A Chinese-owned printing business has ushered some young South Sudanese people into the world of Information Technology (IT) by imparting new skills that are invaluable in landing decent jobs in the strife-torn country.

Wang Zhencheng, 60, came to Juba in September and managed to establish Zhen Cheng Printing Company Limited, located in downtown Juba.

“I just started this printing business with a mission to teach young people up-to-date technical skills that will improve their capacity in IT,” said Wang, who only speaks Chinese.

Language barrier should not hinder other successful Chinese businessmen from visiting South Sudan and create opportunities for local people, he said.

He told Xinhua in a recent interview in Juba that his business has employed more than 10 South Sudanese young people after providing them with training on IT solutions skills and how to operate Chinese modern printing equipment.

“Our products and services include photocopying, scanning, printing of engineering drawing, PVC plate, brochures, book binding, receipt book, letterhead, plastic ID cards among other office printing solutions,” Wang said.

“We imported our printing equipment from China,” he added. He was born in Beijing and has worked there for his entire working life in IT sector-related services.

Wang told Xinhua that he decided not to retire in China because he felt the need of unwavering desire to support South Sudanese people in achieving economic recovery and stability.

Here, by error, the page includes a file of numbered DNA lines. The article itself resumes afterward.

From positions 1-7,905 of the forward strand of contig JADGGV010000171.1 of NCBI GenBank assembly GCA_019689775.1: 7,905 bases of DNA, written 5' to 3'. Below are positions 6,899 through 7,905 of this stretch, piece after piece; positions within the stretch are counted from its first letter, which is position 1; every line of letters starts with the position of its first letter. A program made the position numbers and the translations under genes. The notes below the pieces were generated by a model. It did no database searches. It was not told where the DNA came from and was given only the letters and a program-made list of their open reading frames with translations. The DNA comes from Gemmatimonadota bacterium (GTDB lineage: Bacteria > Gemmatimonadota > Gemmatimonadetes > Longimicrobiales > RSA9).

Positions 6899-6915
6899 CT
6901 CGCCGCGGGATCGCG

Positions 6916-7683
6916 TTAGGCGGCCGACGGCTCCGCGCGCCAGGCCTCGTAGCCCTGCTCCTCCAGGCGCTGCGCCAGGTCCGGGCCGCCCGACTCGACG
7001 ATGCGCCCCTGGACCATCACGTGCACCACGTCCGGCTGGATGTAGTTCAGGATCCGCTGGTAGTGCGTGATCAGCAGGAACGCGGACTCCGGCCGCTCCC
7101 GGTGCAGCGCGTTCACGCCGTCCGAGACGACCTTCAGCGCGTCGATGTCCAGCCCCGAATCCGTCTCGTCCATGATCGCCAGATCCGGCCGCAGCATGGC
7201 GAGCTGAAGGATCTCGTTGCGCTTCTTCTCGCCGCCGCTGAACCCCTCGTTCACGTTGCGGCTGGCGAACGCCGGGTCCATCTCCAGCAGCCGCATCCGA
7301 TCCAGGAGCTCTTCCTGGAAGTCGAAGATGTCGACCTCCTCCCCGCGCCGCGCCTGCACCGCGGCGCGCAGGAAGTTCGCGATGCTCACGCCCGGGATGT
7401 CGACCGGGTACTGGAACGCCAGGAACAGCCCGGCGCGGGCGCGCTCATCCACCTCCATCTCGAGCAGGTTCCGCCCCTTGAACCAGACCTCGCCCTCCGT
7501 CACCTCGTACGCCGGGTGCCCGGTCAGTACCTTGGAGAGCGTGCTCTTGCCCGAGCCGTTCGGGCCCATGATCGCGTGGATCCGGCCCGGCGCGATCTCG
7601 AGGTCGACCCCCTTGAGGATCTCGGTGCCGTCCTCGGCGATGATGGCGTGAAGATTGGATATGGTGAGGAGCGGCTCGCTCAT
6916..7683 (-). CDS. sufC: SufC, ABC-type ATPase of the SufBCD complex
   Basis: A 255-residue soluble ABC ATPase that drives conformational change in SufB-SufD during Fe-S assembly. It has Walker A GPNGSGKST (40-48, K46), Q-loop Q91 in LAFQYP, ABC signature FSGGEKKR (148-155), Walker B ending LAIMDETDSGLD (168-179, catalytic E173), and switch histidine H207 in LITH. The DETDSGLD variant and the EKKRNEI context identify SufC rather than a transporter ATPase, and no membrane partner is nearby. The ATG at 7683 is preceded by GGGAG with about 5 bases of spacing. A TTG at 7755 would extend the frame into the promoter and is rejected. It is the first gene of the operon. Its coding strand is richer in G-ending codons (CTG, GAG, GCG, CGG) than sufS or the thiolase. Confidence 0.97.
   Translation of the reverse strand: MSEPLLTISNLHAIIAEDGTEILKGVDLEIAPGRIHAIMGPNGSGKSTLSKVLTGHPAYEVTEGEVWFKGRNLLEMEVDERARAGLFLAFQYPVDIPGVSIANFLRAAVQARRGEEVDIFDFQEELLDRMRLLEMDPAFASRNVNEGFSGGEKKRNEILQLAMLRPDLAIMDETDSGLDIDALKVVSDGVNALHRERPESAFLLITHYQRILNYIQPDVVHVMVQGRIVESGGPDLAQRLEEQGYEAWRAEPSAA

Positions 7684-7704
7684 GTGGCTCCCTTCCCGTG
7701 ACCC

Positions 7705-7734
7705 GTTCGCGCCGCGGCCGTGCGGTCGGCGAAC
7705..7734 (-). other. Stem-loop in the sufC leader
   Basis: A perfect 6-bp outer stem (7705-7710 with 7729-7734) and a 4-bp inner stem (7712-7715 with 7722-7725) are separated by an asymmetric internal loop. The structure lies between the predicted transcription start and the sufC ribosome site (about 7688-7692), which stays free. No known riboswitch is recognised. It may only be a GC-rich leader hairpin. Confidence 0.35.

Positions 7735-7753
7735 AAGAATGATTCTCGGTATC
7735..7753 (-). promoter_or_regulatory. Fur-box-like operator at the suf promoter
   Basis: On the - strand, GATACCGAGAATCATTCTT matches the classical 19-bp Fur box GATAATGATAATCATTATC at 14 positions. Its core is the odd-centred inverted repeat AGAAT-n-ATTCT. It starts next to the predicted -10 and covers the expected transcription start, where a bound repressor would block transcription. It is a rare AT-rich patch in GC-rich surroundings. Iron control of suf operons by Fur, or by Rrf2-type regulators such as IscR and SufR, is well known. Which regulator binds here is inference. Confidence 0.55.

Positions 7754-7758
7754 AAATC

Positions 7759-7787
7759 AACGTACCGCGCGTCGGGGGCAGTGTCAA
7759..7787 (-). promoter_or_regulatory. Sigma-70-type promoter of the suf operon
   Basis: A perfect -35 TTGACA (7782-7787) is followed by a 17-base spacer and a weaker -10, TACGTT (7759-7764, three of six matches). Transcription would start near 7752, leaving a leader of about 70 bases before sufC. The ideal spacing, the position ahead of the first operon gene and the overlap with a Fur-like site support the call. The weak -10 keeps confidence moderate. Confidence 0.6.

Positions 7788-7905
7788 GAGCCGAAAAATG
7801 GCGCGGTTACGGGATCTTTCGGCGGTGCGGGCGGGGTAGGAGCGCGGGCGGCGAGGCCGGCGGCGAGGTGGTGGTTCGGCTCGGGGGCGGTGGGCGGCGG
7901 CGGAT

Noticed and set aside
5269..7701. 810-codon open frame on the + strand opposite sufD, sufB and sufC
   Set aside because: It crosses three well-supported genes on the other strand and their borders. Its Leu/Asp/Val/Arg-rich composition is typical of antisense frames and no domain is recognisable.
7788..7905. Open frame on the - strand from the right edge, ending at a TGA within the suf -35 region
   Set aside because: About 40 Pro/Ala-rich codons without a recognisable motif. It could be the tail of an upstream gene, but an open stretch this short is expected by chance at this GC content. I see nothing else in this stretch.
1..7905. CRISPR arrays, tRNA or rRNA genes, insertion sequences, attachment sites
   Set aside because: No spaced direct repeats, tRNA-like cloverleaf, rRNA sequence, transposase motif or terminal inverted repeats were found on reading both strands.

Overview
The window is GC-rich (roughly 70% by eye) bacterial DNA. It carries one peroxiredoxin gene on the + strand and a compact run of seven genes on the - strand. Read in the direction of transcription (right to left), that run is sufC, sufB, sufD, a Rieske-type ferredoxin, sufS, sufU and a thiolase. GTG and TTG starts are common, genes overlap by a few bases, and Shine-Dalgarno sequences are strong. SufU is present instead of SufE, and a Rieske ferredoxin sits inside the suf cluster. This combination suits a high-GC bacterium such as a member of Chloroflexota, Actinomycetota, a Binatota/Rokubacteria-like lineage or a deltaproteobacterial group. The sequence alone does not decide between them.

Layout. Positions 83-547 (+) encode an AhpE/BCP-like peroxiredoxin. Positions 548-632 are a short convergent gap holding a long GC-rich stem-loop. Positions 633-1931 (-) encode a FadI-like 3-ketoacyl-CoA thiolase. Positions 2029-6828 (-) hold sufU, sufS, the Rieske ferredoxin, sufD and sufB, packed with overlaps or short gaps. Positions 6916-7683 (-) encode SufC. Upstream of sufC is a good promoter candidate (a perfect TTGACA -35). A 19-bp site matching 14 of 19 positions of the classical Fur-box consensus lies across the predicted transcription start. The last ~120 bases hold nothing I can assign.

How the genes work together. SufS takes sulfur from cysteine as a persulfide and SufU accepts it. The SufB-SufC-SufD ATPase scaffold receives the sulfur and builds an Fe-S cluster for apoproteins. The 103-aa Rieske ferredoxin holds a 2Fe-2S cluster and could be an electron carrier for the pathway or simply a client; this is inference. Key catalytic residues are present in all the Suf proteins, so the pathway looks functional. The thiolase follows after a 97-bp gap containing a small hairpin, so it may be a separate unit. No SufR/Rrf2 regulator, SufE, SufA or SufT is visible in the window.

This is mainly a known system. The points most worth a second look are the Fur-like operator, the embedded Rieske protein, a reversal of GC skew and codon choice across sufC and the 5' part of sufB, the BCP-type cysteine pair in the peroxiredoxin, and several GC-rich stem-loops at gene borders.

“I decided not to retire in China simply because I heard about the suffering of South Sudanese people. I felt I should come and empower the youths in South Sudan with entrepreneurial skills,” Wang said.

He noted that South Sudan has a youth bulge that can be tapped by local and foreign investors to promote economic growth.

Wang said that his company strictly adheres to local rules, regulations and customs and has good working relationship with South Sudanese citizens despite language barriers.

Bol Nicknora Nyol, a business manager and translator, said the business has not only empowered him but also his peers with technical skills and transformed their lives thanks to decent wages and IT opportunities provided by his employer.

Nyol studied engineering for four years in Beijing where he learned how to speak Chinese.

“As you can see most of the people who we employed did not know how to operate these machines from the beginning but we trained them and they are now able to do so without direct supervision,” Nyol said.

“Even though they later decided to leave the company, the skills they acquired here will be very useful to them,” he added.

Nyol encourages his colleagues in China to devote their time in learning Chinese language to help boost South Sudanese and Chinese mutual understanding.

“Most of the Chinese businessmen who come from China face communication barrier since they are not able to communicate effectively with the local people. Mastery of the Chinese language is an added advantage,” Nyol added.

Justino Wen Madhohok, who works as an operator, said he was first trained on how to handle the sophisticated printing equipment imported from China.

“When I started I didn’t know how to operate the machine, but now everything is easy because Wang’s mentorship and guidance helps me a lot,” Madhohok said.

He underlined that he is happy to be Wang’s beneficiary of defied retirement age and he hopes to learn more relevant skills. Enditem

Source: Xinhua/NewsGhana.com.gh



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